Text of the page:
Saturday, February 10, 2018

[ARC REVIEW] Hiznobyuti by Claude Ponti (@archipelagobks)







Title:  Hiznobyuti

Author:  Claude Ponti

Genre:  France / Family / Abuse / Fantasy / Adventure

Year Published: 1993 (Translated from French in 2018)

Year Read:  2018

Publisher:  
Archipelago Books

Source:   eARC (Edelweiss)

Content Rating:  Ages 7+  (Themes of  Emotional Child Abuse and Some Scary Imagery)

Trigger Warning:  Child Abuse








I would like to thank Edelweiss and Archipelago Books for providing me a copy of this book in exchange for an honest review.

When I spotted this unusual children’s book at Edelweiss, I was interested in checking this book out since it was translated from French and I enjoy reading books that are translated from other countries (that is if I can find that many books)!  Originally called “Okilele,” “Hiznobyuti” by Claude Ponti and translated by Alyson Waters is a truly unique and delightful treat for children both young and old!

When Hiznobyuti was born, he was not the prettiest child in the world, since he had a long snout that clashes with his family’s short snouts.  Because of this, Hiznobyuti was ostracized by his family and he had to live underneath the kitchen sink to stay out of his family’s affairs.  One day however, Hiznobyuti ended up getting a message from the stars that he is needed elsewhere and Hiznobyuti decided to run away from home and go on a wild adventure with his companion Martin Clock to find out the mysteries of the world while reaching his true destination.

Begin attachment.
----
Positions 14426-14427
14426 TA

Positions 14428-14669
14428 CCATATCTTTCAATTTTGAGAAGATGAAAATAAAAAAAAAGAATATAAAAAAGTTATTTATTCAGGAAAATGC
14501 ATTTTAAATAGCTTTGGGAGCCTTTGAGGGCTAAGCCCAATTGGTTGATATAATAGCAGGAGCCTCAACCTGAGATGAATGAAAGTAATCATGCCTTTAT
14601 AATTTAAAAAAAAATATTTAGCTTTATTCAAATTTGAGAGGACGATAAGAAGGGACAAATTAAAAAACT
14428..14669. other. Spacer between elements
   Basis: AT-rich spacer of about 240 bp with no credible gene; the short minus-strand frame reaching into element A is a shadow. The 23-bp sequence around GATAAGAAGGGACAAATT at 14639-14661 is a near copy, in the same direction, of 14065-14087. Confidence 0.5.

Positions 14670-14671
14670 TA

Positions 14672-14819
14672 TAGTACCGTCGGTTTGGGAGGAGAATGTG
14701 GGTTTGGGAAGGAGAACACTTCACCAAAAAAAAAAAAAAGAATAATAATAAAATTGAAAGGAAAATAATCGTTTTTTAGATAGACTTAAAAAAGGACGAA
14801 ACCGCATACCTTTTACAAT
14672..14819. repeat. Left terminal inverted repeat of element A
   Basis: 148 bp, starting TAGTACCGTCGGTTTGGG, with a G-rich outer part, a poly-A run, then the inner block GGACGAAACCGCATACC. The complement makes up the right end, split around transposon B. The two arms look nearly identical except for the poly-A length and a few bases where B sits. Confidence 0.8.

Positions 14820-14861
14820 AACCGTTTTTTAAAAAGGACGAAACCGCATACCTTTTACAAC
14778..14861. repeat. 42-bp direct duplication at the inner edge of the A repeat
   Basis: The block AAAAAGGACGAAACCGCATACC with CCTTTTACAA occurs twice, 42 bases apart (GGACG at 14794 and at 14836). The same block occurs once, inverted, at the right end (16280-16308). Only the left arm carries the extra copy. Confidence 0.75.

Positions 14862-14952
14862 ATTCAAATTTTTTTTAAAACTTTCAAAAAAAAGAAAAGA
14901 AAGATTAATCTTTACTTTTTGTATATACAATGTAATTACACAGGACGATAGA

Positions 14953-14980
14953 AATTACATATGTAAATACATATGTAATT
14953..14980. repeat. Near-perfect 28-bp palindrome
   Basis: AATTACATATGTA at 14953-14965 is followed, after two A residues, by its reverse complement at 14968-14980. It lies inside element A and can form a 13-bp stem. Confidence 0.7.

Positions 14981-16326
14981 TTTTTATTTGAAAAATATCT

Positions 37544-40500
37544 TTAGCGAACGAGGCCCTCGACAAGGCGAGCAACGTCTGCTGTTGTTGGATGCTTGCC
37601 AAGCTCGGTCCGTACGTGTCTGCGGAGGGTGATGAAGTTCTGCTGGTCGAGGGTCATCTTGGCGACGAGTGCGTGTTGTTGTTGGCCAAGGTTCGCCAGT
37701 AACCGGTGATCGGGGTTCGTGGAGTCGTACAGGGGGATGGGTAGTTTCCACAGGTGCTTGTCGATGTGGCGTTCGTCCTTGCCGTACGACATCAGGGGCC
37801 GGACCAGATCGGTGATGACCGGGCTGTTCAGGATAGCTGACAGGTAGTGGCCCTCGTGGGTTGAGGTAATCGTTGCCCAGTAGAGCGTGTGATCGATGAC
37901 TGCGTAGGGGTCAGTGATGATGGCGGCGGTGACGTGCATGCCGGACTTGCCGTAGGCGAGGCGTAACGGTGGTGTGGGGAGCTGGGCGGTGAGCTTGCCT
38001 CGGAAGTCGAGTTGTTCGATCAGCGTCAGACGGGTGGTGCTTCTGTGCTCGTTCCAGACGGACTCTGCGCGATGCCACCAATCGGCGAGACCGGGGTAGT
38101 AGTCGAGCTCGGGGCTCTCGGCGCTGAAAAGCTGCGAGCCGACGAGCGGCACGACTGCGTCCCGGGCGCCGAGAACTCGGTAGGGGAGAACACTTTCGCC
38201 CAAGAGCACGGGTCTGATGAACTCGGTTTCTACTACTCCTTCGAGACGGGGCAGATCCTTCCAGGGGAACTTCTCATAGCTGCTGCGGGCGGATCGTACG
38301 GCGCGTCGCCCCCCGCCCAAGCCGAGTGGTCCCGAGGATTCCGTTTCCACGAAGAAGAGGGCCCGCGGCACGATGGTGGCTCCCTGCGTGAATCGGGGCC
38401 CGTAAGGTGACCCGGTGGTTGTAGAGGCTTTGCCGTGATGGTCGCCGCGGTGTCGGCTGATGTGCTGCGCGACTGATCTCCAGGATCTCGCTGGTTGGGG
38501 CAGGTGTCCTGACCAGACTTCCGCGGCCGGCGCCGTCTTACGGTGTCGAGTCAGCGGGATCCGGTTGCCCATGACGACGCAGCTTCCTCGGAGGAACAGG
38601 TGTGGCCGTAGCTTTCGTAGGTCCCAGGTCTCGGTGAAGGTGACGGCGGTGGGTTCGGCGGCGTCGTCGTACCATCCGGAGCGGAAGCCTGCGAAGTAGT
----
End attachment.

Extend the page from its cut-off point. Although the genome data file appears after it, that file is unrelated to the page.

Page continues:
Wow!  I was quite impressed with this bizarre yet creative little children’s book I just discovered!  Claude Ponti did a fantastic job at both writing and illustrating this book as the story is highly creative and sad at the same time.  I like the way that Claude Ponti managed to balance both whimsical magic and sadness throughout this story as I was captivated by the magical world that the characters inhabited, especially the fact that Hiznobyuti is able to do magical things like talk to the trees and travel to the stars.  I was also saddened by the scenes where Hiznobyuti was emotionally abused by his family, especially the scene where Hiznobyuti’s father ends up locking Hiznobyuti underneath the sink by building a brick wall to trap him, which was quite upsetting.  I really enjoyed Claude Ponti’s artwork as while it has a somewhat dark and gritty feel to it, it is mostly done in a creative and cute way and I really loved the appearance of Hiznobyuti himself as he has the appearance of a small aardvark and he really stands out in the artwork.

Parents should know that there are some scary and sad moments in this book, which includes Hiznobyuti meeting up with some terrifying monsters on his journey.  Also, the scenes where Hiznobyuti is emotionally abused by his family may be too upsetting for both kids and adults, who had experiences of seeing children go through such abuse.  Also, the narrative of this book tends to get a bit confusing at times as the story tends to jump all over the place with Hiznobyuti’s adventures.

Overall, “Hiznobyuti” is a truly fantastic children’s book that every child should definitely check out!  I would recommend this book to children ages seven and up since the narrative tends to be a bit confusing at times and the scenes of Hiznobyuti’s parents emotionally abusing him can be a bit hard for some children to handle.


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